GroundFloor Media & CenterTable Blog

My GroundFloor Media colleague anRegis (1)d I recently presented to a college class of juniors and seniors from Regis University who were taking a PR 101 course. In putting the presentation together for the class, I thought of how different public relations is today from when I took my first PR 101 class. As we were sharing with the students what it’s like to work in public relations, whether it’s corporate, government, nonprofit, agency or as a freelancer, there are fundamental skills that apply to all sectors, and these skills are the same as when I took my first PR course.

What Matters

  • Reading – Being well read is more than mastering the latest novel; it means reading a broad range of materials that represent all different viewpoints.
  • Writing – Good writers are good because they practice their craft and write a lot. If you don’t currently write for a blog or keep a journal, start now. Make it a goal to write every day, event if it’s just for 15 minutes.
  • Pitching – In today’s world, there are no excuse for not doing your homework before pitching a reporter. We have at our fingertips, all of the information we could possibly need about a reporter before we send an email pitch and/or call him/her.
  • Relationships with media – Having a relationship with a reporter is in many ways harder today than it was a decade ago because of all the consolidation among the media. Most reporters today are covering more topics than they previously were and have many more demands on their time. With that said, by doing your homework and being laser-focused when you outreach to reporters, you can still be successful. In addition, bloggers and other influencers are as important as traditional reporters. Build relationships with them as well.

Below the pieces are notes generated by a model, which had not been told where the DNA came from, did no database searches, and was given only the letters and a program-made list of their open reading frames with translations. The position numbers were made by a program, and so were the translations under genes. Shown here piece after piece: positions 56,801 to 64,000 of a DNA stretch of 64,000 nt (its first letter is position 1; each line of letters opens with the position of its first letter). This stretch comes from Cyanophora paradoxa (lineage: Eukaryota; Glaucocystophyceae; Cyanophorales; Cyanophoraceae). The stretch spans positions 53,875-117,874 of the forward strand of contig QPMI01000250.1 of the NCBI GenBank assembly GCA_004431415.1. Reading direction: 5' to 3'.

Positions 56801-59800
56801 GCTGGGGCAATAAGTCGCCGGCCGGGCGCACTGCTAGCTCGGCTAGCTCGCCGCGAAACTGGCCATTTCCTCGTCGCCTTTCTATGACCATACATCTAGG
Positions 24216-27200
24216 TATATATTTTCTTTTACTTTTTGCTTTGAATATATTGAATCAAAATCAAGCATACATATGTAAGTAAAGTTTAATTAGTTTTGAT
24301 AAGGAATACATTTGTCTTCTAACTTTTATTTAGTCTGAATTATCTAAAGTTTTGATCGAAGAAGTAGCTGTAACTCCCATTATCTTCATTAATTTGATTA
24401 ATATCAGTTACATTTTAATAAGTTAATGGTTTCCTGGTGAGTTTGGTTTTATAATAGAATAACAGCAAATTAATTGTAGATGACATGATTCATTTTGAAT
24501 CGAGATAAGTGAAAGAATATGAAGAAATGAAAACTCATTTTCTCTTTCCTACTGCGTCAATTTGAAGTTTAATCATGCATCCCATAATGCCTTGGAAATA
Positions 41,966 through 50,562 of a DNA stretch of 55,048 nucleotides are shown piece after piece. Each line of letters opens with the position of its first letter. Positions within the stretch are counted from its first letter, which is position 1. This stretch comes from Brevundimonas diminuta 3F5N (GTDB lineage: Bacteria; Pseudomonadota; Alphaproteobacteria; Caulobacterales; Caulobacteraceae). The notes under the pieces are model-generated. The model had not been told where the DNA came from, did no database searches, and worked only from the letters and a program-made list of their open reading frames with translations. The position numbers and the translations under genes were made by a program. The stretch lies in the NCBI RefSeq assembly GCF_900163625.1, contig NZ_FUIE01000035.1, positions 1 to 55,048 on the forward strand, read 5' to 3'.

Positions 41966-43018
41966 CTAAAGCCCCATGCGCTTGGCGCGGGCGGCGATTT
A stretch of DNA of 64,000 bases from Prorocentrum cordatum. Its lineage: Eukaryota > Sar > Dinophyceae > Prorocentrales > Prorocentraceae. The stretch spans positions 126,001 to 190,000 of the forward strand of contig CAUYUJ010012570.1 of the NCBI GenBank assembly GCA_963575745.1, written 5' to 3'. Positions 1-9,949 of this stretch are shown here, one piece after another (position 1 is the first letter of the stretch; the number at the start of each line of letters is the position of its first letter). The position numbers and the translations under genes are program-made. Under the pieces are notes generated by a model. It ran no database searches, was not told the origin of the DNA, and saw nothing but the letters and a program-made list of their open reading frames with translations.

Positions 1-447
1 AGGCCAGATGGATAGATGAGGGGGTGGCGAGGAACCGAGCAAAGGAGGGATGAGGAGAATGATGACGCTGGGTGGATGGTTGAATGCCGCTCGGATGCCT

• How to use other channels to communicate with target audiences – Since PR is “the communications process that builds mutually beneficial relationships between organizations and their publics,” we have access to so many more channels to reach our audiences — blogs, social media platforms, apps, Web, etc. What’s most important is understanding which channels will be most effective in reaching your target audiences.
  • Understanding client’s business – It’s vital to have a basic understanding of your company’s or your client’s business before you can provide counsel. What are the pain points and what keeps your client up at night related to work? What are the solutions you can offer?
  • Problem solving – Knowing how to think on your feet and identify solutions, whether they are communications related or not, will serve you well in your career.
  • Strategic thinking – This is a skill that comes easier to some than others. But, experience, being well read, understanding the business or industry you’re serving, can all help you become more strategic in your work life.

There are many other skills that will serve you well in the public relations arena, but these are just a few that we shared with eager, young college students who were getting their first exposure to people who work in PR. As we wrapped up the presentation and answered questions, we were glad to hear the information we shared about GroundFloor Media and the broad range of clients and diverse projects we implement, was beyond what many of these students imagined about public relations. Perhaps one of these students will pursue a career in public relations and be the next great leader.

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